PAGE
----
My collaborators include Drs. Lalage Wakefield, Junya Fukuoka, Ken Buetow, Kent Hunter, Philip Taylor, Alisa Goldstein, and Dinah Singer.

Publications

Selected Publications
  1. Lee MP.
    Biochim. Biophys. Acta. 1819: 739-42, 2012. [ Journal Article ]
  2. Su H, Hu N, Yang HH, Wang C, Takikita M, Wang QH, Giffen C, Clifford R, Hewitt SM, Shou JZ, Goldstein AM, Lee MP, Taylor PR.
    Clin. Cancer Res.. 17: 2955-66, 2011. [ Journal Article ]
  3. Abnet CC, Freedman ND, Hu N, Wang Z, Yu K, Shu XO, Yuan JM, Zheng W, Dawsey SM, Dong LM, Lee MP, Ding T, Qiao YL, Gao YT, Koh WP, Xiang YB, Tang ZZ, Fan JH, Wang C, Wheeler W, Gail MH, Yeager M, Yuenger J, Hutchinson A, Jacobs KB, Giffen CA, Burdett L, Fraumeni JF, Tucker MA, Chow WH, Goldstein AM, Chanock SJ, Taylor PR.
    Nat. Genet.. 42: 764-7, 2010. [ Journal Article ]
  4. Kadota M, Yang HH, Gomez B, Sato M, Clifford RJ, Meerzaman D, Dunn BK, Wakefield LM, Lee MP.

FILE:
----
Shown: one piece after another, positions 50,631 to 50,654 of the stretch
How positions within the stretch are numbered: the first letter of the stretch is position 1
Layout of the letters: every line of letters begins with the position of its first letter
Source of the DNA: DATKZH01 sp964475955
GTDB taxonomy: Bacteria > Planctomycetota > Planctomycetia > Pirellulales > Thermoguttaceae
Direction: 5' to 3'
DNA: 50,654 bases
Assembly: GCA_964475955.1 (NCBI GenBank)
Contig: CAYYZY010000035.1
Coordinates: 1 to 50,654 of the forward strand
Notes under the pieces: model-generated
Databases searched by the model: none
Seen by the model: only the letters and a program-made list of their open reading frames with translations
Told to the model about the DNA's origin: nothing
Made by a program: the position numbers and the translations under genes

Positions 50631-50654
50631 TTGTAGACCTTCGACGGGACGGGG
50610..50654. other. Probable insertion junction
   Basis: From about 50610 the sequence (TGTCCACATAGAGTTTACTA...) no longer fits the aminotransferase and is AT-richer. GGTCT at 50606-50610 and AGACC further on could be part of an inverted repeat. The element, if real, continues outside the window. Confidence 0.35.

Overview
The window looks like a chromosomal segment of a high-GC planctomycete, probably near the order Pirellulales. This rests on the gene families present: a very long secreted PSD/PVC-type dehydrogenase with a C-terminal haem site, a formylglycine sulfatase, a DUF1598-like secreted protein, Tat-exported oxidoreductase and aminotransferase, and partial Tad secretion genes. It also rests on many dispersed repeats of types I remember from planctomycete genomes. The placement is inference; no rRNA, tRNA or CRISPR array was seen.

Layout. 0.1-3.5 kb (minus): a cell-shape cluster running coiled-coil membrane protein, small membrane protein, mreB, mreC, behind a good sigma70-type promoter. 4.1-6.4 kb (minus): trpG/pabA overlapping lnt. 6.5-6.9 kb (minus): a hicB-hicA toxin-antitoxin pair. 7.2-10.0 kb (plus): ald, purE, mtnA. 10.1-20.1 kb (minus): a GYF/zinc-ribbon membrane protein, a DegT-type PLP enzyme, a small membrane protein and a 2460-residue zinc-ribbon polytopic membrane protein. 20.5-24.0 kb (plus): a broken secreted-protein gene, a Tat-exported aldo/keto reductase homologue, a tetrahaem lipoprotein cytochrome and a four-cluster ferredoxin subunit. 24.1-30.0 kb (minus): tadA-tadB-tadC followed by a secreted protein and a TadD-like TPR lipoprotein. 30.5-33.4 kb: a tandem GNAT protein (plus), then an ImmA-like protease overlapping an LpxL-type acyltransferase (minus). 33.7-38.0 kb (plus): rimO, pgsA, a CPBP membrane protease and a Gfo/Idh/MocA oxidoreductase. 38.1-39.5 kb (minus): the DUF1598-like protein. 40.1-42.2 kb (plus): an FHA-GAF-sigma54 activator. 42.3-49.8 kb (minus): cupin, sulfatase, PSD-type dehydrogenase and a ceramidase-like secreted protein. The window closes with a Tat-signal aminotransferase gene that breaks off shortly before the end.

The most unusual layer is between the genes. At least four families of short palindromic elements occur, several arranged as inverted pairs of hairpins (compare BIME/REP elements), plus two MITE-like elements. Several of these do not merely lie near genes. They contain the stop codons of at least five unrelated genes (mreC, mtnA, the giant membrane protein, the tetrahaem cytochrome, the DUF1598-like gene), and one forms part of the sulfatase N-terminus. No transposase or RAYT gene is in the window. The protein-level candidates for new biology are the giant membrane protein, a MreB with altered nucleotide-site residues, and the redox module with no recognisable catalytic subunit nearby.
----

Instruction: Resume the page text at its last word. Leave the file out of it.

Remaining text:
PLoS ONE. 5: e9201, 2010. [ Journal Article ]

Biography

Dr. Lee received his B.S. in biology from the University of Science and Technology of China in 1982 and his Ph.D. in biochemistry from Duke University in 1989. He carried out postdoctoral work at Duke from 1990 to 1994 and joined the National Institute on Aging (NIA) as a senior staff fellow in 1994. Dr. Lee became a junior faculty member at Johns Hopkins Medical School between 1995 and 1999, then joined IBM as a software engineer in 1999. He came to the NCI in 2000 as a tenure track investigator.

Team

Name Position
Huaitian Liu Ph.D. Bioinformatics Specialist (Contr)
Howard H. Yang, Ph.D. Staff Scientist